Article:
Effect of Alpha Linolenic Acid Supplementation on Serum Prostate Specific Antigen (PSA): Results from the Alpha Omega Trial
Brouwer, I.A. ; Geleijnse, J.M. ; Klaasen, V.M. ; Smit, L.A. ; Giltay, E.J. ; Goede, J. de; Heijboer, A.C. ; Kromhout, D. ; Katan, M.B. - \ 2013
PLoS ONE 8 (2013)12. - ISSN 1932-6203
n-3 fatty-acids - cancer risk - dietary-fat - metaanalysis - men - disease
Background: Alpha linolenic acid (ALA) is the major omega-3 fatty acid in the diet. Evidence on health effects of ALA is not conclusive, but some observational studies found an increased risk of prostate cancer with higher intake of ALA. We examined the effect of ALA supplementation on serum concentrations of prostate-specific antigen (PSA), a biomarker for prostate cancer. Methods: The Alpha Omega Trial (ClinicalTrials.govIdentifier: NCT00127452) was a double-blind, placebo-controlled trial of ALA and the fish fatty acids eicosapentanoic acid (EPA) and docosahexanoic acid (DHA) on the recurrence of cardiovascular disease, using a 262 factorial design. Blood was collected at the start and the end of the intervention period. The present analysis included 1622 patients with a history of a myocardial infarction, aged 60-80 years with an initial PSA concentration,4 ng/mL. They received either 2 g per day of ALA or placebo in margarine spreads for 40 months. T-tests and logistic regression were used to assess the effects of ALA supplementation on changes in serum PSA (both continuously and as a dichotomous outcome, cut-off point: >4 ng/mL). Findings: Mean serum PSA increased by 0.42 ng/mL on placebo (n = 815) and by 0.52 ng/mL on ALA (n = 807), a difference of 0.10 (95% confidence interval: 20.02 to 0.22) ng/mL (P = 0.12). The odds ratio for PSA rising above 4 ng/mL on ALA versus placebo was 1.15 (95% CI: 0.84-1.58). Interpretation: An additional amount of 2 g of ALA per day increased PSA by 0.10 ng/mL, but the confidence interval ranged from 20.02 to 0.22 ng/mL and included no effect. Therefore, more studies are needed to establish whether or not ALA intake has a clinically significant effect on PSA or prostate cancer.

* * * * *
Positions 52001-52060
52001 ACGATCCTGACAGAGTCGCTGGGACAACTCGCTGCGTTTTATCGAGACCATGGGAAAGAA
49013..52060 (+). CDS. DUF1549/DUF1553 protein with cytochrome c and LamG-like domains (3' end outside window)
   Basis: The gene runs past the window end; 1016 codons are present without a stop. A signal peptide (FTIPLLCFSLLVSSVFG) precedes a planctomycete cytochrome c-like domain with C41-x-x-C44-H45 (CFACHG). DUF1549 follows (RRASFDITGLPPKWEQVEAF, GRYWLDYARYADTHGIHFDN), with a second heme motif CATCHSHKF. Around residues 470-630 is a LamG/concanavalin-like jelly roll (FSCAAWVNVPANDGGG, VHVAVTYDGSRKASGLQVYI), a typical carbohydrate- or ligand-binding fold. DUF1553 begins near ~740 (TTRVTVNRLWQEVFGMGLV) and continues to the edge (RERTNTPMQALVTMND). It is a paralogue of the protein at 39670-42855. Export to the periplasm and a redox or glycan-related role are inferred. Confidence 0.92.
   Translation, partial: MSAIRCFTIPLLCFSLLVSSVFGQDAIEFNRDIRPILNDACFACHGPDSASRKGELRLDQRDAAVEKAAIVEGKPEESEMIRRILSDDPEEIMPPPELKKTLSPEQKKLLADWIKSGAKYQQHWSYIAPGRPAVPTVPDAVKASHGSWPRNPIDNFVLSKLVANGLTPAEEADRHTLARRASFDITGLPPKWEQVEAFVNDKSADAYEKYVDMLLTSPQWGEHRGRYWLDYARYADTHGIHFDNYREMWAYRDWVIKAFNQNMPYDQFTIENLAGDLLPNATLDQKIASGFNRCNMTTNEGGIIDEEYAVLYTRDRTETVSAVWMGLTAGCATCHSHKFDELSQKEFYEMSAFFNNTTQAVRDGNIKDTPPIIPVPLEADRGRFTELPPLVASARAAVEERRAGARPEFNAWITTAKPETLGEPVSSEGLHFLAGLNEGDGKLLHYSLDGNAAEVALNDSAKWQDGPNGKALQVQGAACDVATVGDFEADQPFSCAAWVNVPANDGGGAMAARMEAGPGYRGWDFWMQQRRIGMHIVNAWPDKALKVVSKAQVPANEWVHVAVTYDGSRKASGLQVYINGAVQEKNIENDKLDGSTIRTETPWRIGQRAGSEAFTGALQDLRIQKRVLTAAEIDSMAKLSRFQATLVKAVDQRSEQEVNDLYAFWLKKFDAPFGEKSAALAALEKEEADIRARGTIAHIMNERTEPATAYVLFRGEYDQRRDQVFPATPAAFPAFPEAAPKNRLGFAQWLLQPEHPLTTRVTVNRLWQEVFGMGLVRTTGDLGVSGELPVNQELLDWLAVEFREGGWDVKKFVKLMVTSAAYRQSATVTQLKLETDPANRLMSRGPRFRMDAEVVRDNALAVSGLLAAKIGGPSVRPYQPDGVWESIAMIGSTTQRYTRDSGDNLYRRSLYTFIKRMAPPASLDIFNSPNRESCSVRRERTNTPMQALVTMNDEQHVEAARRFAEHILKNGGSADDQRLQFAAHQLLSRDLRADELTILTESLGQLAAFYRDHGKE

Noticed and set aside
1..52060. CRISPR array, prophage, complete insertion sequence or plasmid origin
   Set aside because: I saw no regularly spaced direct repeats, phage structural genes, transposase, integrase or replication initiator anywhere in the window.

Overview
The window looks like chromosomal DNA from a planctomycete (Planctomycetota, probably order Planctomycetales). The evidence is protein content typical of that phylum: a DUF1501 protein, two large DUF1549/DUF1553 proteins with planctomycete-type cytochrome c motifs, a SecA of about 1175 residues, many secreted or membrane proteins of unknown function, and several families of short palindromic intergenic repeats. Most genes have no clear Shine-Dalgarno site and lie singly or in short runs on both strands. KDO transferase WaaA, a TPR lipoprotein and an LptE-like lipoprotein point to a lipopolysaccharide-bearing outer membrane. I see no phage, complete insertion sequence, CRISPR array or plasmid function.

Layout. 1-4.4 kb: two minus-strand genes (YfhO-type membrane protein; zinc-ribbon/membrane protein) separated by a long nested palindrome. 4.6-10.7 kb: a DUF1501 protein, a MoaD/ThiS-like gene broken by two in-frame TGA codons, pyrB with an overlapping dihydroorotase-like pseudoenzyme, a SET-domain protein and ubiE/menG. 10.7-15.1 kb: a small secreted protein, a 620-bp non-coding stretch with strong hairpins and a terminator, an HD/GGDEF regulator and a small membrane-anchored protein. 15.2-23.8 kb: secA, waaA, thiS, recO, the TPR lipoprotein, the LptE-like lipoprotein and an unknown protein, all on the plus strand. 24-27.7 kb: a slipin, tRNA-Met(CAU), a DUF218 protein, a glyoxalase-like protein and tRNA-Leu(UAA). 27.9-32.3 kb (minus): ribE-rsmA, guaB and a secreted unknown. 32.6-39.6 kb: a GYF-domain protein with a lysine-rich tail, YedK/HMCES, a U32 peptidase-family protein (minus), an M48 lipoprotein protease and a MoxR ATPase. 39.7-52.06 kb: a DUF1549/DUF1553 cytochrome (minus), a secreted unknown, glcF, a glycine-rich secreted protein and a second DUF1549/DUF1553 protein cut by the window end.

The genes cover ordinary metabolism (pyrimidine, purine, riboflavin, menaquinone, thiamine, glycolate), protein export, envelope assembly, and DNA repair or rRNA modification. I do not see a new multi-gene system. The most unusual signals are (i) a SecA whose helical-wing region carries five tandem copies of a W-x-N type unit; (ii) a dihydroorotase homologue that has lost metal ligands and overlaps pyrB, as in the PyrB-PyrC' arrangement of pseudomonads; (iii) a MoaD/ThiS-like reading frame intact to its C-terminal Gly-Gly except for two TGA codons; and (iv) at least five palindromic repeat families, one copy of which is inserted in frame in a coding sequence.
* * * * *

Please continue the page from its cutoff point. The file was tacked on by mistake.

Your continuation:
Evaluation of food and nutrient intake assessment using concentration biomarkers in European adolescents from the Healthy Lifestyle in Europe by Nutrition in Adolescence study
Vandevijvere, S. ; Geelen, A. ; Gonzalez-Gross, M. ; Veer, P. van 't; Dallongeville, J. ; Mouratidu, T. ; Dekkers, A. ; Börnhorst, C. ; Breidenassel, C. - \ 2013
The British journal of nutrition 109 (2013)4. - ISSN 0007-1145 - p. 736 - 747.
serum cholesteryl esters - n-3 fatty-acids - dietary-intake - energy-intake - additional measurements - micronutrient intake - biochemical markers - adipose-tissue - vitamin-c - validation